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Cost Segregation Services And Studies

Increase Cash Flow in the Form of a Deferral.

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A Cost Segregation Study is a federal income tax tool that increases your near-term cash flow, in the form of a deferral, by utilizing shorter recovery periods to accelerate the return on capital from your investment in property. Whether newly constructed, purchased or renovated, the components of your building may be properly classified through a cost segregation study into shorter recovery periods for computing depreciation. The study carves out (into 5, 7, and 15-year lives) certain qualifying portions of your building that are normally buried in 39 or 27.5-year categories.  The cost segregation specialists at Engineered Tax Services will help you to uncover the most possible potential tax savings.

Next-Generation Cost Segregation Services

Through our next-generation cost segregation services, we work to uncover potential tax savings and increase cash flow through reclassification and depreciation of property. ETS provides a “Detailed Engineering” review as part of our reporting process and works seamlessly with the IRS and your CPA firm for minimal disruption to your business.

The following identifies what Engineered Tax Services will provide:

  • Free – No Risk Initial Review
  • Evaluate your current tax status and future business plans to determine the applicability of a Cost Segregation Study specifically for your project
  • Evaluate the building’s construction costs by component or systems
  • Review the project’s/facility’s construction documents, including as-built drawings and project specifications
  • Visit the facility/project to determine and identify how the components and systems are utilized – as well as to document the systems and components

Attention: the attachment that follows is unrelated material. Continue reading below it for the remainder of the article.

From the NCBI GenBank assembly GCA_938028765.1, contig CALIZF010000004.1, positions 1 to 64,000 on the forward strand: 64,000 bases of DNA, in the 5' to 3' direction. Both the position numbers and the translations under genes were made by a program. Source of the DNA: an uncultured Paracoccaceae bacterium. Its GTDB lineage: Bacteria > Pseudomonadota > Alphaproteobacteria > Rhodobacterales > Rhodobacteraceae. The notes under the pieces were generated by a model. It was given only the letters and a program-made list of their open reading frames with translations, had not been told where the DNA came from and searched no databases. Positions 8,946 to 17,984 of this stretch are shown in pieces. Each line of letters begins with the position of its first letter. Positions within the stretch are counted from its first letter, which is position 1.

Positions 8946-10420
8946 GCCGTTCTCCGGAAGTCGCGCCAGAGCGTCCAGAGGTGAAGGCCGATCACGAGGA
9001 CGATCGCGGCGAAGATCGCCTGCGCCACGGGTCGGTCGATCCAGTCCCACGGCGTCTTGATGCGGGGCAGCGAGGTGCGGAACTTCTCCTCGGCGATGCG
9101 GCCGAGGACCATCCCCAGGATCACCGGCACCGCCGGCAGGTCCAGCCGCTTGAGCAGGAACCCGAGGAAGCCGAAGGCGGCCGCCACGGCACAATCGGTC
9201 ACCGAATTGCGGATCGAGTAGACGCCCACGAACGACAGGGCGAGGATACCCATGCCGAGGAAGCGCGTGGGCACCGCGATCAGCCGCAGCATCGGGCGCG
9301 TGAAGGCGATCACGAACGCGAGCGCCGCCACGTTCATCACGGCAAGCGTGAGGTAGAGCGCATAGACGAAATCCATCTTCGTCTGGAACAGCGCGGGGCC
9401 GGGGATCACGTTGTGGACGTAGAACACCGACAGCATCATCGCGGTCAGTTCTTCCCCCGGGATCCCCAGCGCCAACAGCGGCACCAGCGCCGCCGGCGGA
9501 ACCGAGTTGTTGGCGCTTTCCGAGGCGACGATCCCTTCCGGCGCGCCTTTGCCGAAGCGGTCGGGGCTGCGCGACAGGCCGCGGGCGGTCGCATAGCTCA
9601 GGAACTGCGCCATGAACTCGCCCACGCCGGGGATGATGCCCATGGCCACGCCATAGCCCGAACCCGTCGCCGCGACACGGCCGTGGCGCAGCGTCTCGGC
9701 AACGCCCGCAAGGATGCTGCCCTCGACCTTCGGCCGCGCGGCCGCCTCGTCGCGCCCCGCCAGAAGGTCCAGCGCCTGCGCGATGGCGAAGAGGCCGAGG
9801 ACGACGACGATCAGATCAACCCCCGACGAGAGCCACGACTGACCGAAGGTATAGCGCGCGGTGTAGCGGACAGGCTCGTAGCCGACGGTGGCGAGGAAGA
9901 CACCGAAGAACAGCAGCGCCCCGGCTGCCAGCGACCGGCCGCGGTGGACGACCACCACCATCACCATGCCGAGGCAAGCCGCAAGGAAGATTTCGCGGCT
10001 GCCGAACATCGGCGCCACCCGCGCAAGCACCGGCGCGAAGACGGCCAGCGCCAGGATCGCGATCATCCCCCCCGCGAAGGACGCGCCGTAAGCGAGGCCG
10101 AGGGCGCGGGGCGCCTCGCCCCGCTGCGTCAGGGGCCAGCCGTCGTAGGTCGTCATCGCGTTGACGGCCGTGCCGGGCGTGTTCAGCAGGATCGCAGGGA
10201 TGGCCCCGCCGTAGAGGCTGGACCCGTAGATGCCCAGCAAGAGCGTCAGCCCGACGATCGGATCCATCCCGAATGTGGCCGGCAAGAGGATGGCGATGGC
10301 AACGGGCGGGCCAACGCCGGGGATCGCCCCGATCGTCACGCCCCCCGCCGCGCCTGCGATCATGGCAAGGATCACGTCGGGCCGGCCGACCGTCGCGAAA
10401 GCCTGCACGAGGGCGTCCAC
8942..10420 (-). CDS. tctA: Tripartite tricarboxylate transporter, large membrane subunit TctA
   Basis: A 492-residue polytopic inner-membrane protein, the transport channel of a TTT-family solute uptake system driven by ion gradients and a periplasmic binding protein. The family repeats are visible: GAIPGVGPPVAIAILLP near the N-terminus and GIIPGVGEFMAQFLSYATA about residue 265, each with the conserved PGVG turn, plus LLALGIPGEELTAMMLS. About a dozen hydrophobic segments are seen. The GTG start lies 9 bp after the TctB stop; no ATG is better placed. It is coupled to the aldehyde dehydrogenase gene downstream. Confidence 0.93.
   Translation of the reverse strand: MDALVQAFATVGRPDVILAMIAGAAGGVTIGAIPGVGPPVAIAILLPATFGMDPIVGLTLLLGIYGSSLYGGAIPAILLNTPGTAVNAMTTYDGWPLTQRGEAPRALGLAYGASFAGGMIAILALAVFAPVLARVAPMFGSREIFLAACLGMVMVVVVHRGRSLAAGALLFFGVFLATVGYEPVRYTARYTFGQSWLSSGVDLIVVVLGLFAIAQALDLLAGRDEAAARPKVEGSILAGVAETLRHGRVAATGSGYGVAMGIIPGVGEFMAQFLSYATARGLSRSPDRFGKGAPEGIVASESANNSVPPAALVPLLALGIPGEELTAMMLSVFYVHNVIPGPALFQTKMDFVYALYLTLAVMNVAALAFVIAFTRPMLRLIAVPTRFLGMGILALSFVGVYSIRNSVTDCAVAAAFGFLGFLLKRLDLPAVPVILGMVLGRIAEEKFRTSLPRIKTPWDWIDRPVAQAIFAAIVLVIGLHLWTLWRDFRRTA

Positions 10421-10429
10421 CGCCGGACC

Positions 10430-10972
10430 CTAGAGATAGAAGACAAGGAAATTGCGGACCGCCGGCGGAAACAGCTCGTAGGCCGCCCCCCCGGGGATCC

• Provide a “Detailed Engineering” review of the assets including special purpose mechanical and electrical systems, decorative finishes, site improvements, and any process related to special purpose construction
  • Classify or reclassify each building component into the appropriate tax life as prescribed by IRS guidelines
  • Identify and allocate indirect costs to each asset
  • Complete a written report with the asset detail supporting the reclassifications and completion of the necessary tax form(s)

Qualifying properties usually follow these parameters:

New Construction

Purchase or Acquisition

Over $500,000

Properties with large amounts of added features, high-end finishes, and components necessary to operate

Apartment Building 20-40%
Assisted Living Facility 22-45%
Auto-Car Dealership 29-35%
Bank 30-45%
Conference Center 25-35%
Fitness Center 22-45%
Golf Course 28-60%
Grocery Store 20-45%
Hospital 28-40%
Hotels 20-40%
Leasehold Improvements 20-80%
Manufacturing 20-40%
Medical Office/Clinic 22-35%
Mixed Use 20-40%
Office Building 20-30%
Research Facility 22-45%
Resort 25-45%
Restaurant 20-80%
Retail Strip Mall 18-40%
Theme Park 16-22%
Warehouse 20-30%
Winery 18-25%

The Different Approaches Our Cost Segregation Specialists Take To Cost Estimation